Marco Santello received a Bachelor in Kinesiology from the University of L'Aquila, Italy, in 1990 and a Doctoral degree in Sport and Exercise Science from the University of Birmingham (U.K.) in 1995. After a post-doctoral fellowship at the Department of Physiology (now Neuroscience) at the University of Minnesota, he joined the Department of Kinesiology at Arizona State University (ASU) (1999-2010). He is currently Professor of Biomedical Engineering, Director, and Harrington Endowed Chair at the School of Biological and Health Systems Engineering. His main research interests are motor control, learning, haptics, and multisensory integration. His Neural Control of Movement laboratory uses complementary research approaches, ranging from non-invasive neuromodulation transcranial magnetic stimulation to motion tracking, electroencephalography, and virtual reality environments. His work (100+ publications) has been published in neuroscience and engineering journals, and has been supported by the National Institutes of Health, the National Science Foundation, DARPA, the Whitaker Foundation, The Mayo Clinic, and Google. He has served as grant reviewer for US and European funding agencies, and member of the Editorial Board of Transactions on Haptics and The Journal of Assistive, Rehabilitative and Therapeutic Technologies. He is a member of the Society for Neuroscience, the Society of Neural Control of Movement, and IEEE.
Human Sensorimotor Adaptation During Physical Human-Robot Collaboration
Jan Babic is the PI of the Laboratory of Neuromechanics and Biorobotics at "Jožef Stefan" Institute, Slovenia and an Associate Professor at Jožef Stefan International Postgraduate School, Slovenia. His research is particularly concerned with the understanding how human brain controls movement of the body and using this knowledge to design biologically plausible solutions for a broad spectrum of robotic systems such as industrial robots, humanoids, exoskeletons and rehabilitation devices. He is currently involved in two larger European projects; in H2020 SPEXOR as the coordinator, and in H2020 AnDy as the principal investigator. He is also a member of the Management Committee and a Work Group leader of a COST Action Wearable Robots for Augmentation, Assistance or Substitution of Human Motor Functions.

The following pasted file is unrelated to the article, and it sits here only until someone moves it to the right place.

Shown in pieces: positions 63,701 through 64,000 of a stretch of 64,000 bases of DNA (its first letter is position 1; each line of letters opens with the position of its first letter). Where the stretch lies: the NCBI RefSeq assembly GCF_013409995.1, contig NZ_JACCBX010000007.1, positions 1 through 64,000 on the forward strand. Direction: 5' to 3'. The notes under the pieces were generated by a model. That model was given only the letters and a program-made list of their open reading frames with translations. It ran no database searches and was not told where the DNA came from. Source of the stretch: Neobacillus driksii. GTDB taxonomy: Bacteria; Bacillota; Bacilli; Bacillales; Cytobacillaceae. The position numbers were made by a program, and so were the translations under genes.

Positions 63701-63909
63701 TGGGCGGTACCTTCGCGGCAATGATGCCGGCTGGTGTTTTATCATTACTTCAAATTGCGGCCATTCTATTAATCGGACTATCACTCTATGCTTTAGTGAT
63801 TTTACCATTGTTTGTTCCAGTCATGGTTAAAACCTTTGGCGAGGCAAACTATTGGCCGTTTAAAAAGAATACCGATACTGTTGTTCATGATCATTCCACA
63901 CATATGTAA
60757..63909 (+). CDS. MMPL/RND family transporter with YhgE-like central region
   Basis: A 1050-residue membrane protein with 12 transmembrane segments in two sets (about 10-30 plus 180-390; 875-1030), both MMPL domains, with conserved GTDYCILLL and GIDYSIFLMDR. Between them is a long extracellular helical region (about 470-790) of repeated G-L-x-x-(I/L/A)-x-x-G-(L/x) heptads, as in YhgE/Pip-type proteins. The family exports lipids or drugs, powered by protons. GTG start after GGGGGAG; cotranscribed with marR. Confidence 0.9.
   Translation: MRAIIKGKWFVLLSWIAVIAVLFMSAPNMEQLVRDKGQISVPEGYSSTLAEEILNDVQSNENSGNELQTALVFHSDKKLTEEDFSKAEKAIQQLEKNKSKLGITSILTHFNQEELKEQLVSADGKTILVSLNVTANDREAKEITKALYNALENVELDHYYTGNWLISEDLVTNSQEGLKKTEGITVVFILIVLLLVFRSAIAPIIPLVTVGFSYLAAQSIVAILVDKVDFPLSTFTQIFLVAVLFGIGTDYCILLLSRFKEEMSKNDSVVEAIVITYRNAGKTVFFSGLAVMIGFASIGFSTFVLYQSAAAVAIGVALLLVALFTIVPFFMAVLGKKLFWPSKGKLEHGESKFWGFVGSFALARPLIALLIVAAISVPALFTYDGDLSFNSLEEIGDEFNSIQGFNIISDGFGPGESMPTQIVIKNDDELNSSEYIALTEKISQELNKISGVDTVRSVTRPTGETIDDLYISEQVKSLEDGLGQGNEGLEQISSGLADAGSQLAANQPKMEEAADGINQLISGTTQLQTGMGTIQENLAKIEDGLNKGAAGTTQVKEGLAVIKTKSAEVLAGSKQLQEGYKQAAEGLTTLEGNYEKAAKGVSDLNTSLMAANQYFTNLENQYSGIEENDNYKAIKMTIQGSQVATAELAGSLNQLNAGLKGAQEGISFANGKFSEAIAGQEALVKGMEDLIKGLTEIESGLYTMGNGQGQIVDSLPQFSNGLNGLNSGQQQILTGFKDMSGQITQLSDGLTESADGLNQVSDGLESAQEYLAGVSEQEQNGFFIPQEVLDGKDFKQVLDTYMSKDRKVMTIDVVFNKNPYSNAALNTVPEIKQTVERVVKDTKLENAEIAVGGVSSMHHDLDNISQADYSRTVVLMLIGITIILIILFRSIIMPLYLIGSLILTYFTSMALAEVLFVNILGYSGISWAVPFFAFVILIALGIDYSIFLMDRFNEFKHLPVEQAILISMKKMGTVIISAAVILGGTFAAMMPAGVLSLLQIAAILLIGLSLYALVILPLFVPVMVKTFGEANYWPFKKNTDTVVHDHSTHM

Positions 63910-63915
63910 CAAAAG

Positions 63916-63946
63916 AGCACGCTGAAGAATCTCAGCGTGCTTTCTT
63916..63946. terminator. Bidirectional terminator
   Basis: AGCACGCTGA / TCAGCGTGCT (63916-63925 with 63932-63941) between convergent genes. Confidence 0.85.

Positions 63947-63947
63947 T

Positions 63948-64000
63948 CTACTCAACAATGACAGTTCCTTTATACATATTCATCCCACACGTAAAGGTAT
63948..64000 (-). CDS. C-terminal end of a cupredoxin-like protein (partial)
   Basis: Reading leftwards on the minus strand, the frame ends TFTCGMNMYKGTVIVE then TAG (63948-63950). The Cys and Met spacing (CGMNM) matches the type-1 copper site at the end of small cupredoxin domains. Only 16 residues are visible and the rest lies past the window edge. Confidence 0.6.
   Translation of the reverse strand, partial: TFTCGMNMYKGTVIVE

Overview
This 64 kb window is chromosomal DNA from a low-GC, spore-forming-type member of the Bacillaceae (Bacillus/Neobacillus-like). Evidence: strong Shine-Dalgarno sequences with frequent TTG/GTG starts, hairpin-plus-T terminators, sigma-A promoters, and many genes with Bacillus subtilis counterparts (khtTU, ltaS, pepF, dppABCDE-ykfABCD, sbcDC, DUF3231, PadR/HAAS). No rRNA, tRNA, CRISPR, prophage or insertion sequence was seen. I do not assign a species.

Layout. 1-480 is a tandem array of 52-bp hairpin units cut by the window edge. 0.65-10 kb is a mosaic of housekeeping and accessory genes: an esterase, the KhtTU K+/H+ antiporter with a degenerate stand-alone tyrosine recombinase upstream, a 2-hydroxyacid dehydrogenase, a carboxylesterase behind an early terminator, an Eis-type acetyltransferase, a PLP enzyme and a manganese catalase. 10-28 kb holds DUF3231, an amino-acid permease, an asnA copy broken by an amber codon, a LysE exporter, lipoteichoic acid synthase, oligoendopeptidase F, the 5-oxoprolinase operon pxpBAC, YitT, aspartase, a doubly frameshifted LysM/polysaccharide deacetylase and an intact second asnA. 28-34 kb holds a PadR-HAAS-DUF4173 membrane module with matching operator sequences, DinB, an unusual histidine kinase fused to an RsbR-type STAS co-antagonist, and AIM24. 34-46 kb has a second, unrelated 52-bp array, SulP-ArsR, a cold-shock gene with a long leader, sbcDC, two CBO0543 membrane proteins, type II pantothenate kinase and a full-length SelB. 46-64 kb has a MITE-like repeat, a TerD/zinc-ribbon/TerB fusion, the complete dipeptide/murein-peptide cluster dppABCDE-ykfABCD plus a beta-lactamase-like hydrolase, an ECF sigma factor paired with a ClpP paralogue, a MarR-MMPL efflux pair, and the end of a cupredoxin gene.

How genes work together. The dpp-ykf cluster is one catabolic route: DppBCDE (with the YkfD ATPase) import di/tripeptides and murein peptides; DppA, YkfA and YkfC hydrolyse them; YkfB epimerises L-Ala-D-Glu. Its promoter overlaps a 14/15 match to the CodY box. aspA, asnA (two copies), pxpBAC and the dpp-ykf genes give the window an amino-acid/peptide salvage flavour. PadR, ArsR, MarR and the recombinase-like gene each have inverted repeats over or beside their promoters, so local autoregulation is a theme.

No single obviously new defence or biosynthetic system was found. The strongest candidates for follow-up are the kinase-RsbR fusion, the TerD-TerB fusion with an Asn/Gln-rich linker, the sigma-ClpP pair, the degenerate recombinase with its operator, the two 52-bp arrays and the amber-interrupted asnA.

Realistic Human Modeling for Exoskeleton Design in the SPEXOR Project
In this talk I will discuss how good models of human movement that take elementary physical principles as well as human motion capture recordings into account, can be very helpful in designing better exoskeletons. In the European project SPEXOR, the goal is to design passive and active spinal exoskeletons to support all kids of motion that are challenging for the lower back. At the same time, the exoskeleton should not obstruct any everyday motions and be comfortable to wear. We combine human and exoskeleton models such that also the interaction between human and robot can be analyzed and improved. I will present the latest contributions of my group to the design of the active exoskeleton.